Many divers fit a second demand valve, often called an "octopus", to their diving regulators, for emergency use by another diver. Some go so far as to recognise that the out-of-air diver will want the demand valve they are breathing off at the time, as it is indisputably providing breathing gas, and almost certainly a gas suitable for the current depth. These practice "donating the primary" in recognition of this tendency, and often use an extra-long hose (up to 7 ft long) to facilitate the procedure in tight spaces. These divers often wear the secondary demand valve on a "necklace" which keeps it ready for immediate use under the diver's chin, where it can be retrieved for use without the use of the hands.[7]

Divers doing deep diving, cave or wreck penetration, or decompression stops may routinely carry a complete, independent bailout scuba set for their own or their buddy's emergency use. This is particularly prevalent in professional diving operations where it is often mandatory.[11]

Use of other emergency air sources such as octopus second stage, integrated DV/BC inflator units, bailout cylinders etc. also requires the learning of appropriate skills. These procedures are as complex as buddy breathing up to the point of sharing, and the fundamental difference is that the donor and recipient are not required to alternate breathing with a period when no air is available, which can be a big advantage. These alternatives to buddy breathing also require substantial learning and reinforcement to be reliable in a stressful situation.[7]


In most cases the need for buddy-breathing or other gas related emergency is avoidable. The equipment is highly reliable when in good condition, and though occasionally breakdowns will occur without warning, in most cases user inspection and testing before the dive, combined with a reasonable planned maintenance schedule carried out by a competent person will pick up potential problems before they escalate to an emergency. Realistic gas planning and monitoring of the remaining gas supply in context of the time required to surface safely will prevent almost all out-of gas emergencies.[12] Carrying a fully redundant emergency gas supply allows the diver to bail out independently of outside assistance if in spite of all precautions, an emergency does occur.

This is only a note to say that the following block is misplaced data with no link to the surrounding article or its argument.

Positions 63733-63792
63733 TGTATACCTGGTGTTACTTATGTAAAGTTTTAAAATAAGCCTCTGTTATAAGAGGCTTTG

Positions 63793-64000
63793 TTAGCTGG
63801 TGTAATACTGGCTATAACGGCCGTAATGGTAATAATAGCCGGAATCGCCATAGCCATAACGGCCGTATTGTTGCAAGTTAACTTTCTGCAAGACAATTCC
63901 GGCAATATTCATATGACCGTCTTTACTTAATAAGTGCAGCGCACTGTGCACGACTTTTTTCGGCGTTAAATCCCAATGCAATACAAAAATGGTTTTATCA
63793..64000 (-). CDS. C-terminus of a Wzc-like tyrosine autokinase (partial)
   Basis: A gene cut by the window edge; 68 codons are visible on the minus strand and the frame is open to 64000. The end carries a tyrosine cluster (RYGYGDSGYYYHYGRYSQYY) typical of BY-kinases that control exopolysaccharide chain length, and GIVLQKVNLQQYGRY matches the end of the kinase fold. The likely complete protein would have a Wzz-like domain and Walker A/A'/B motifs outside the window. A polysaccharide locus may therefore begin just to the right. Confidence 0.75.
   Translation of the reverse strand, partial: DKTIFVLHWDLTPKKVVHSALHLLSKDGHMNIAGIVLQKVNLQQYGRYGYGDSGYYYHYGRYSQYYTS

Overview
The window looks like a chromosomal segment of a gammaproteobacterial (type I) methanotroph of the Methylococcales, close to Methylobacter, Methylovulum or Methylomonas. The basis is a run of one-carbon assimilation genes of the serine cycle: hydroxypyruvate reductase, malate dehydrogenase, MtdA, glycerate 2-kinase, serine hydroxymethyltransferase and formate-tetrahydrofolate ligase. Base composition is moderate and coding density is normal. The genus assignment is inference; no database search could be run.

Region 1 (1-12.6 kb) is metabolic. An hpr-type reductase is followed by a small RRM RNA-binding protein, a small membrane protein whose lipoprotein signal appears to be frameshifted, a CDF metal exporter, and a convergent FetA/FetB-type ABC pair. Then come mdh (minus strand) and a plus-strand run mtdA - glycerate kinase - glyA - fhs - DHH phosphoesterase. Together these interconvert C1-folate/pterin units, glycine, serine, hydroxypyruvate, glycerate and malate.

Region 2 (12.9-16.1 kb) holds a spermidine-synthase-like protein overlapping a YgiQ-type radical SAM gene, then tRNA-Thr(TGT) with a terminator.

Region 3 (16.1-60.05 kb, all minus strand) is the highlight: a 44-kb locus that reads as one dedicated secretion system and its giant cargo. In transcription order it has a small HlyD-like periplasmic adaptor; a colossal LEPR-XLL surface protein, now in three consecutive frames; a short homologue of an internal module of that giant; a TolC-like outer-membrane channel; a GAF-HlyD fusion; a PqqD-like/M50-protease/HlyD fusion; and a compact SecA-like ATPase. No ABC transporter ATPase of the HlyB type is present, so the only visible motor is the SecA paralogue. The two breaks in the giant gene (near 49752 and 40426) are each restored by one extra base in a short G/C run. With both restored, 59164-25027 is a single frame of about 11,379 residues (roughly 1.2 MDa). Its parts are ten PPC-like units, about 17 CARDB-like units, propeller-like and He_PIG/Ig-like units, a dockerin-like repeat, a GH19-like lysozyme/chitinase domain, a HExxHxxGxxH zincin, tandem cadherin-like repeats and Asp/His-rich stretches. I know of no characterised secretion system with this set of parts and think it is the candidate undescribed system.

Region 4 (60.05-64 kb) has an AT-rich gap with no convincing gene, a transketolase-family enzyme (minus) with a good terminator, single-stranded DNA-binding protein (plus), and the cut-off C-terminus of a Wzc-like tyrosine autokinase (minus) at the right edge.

See also


  1. ^ a b c d Brylske, Alex. "Buddy Breathing: Is it Time for Change?". 25th-anniversary-vintage-articles. dtmag.com. Retrieved 12 January 2017.originally published in Dive Training, November 1993.
  2. ^ Denoble, PJ; Marroni, A; Vann, RD (2011). Annual Fatality Rates and Associated Risk Factors for Recreational Scuba Diving In: Vann RD, Lang MA, eds. Recreational Diving Fatalities. Proceedings of the Divers Alert Network 2010 April 8-10 Workshop. Divers Alert Network. ISBN 978-0-615-54812-8.
  3. ^ Watson, Jim (2013). "Regulator freezes". Diving safety: Safety talk: 2013 listing. Ellesmere Port, Cheshire: British Sub-Aqua Club. Retrieved 30 November 2016.
  4. ^ Ward, Mike (9 April 2014). "Scuba Regulator Freezing Chilling Facts & Risks Associated with Cold Water Diving" (PDF). DL-Regulator Freeze Research Study. Panama City Beach, Florida: Dive Lab, Inc. Retrieved 30 November 2016.
  5. ^ "Dive Links". Archived from the original on 2009-04-14. Retrieved 2009-04-14.
  6. ^ a b "Underwater Signals - UKDivers.net". Archived from the original on 2009-04-01. Retrieved 2009-04-14.
  7. ^ a b c d e f Egstrom, Glen H (1992). "Emergency air sharing". South Pacific Underwater Medicine Society Journal. 22 (4). Archived from the original on December 18, 2013. Retrieved 2013-12-18.((cite journal)): CS1 maint: unfit URL (link)
  8. ^ a b Mike Busuttili; Mike Holbrook; Gordon Ridley; Mike Todd, eds. (1985). Sport diving: The British Sub-Aqua Club Diving Manual (Revised ed.). London: Stanley Paul. ISBN 0-09-163831-3.
  9. ^ Young, Mark. "Buddy Breathing: Is it Time for Change? Editorial comment". 25th-anniversary-vintage-articles. dtmag.com. Retrieved 12 January 2017.
  10. ^ Graver, Dennis (2003). Scuba Diving (3rd ed.). p. 88.
  11. ^ Sheldrake, S; Pedersen, R; Schulze, C; Donohue, S; Humphrey, A (2011). "Use of Tethered Scuba for Scientific Diving". In: Pollock NW, ed. Diving for Science 2011. Proceedings of the American Academy of Underwater Sciences 30th Symposium.
  12. ^ Davis, Andy (7 August 2019). "Don't get gas mugged: A predictable strategy for stress-free air sharing emergencies". Retrieved 14 January 2020.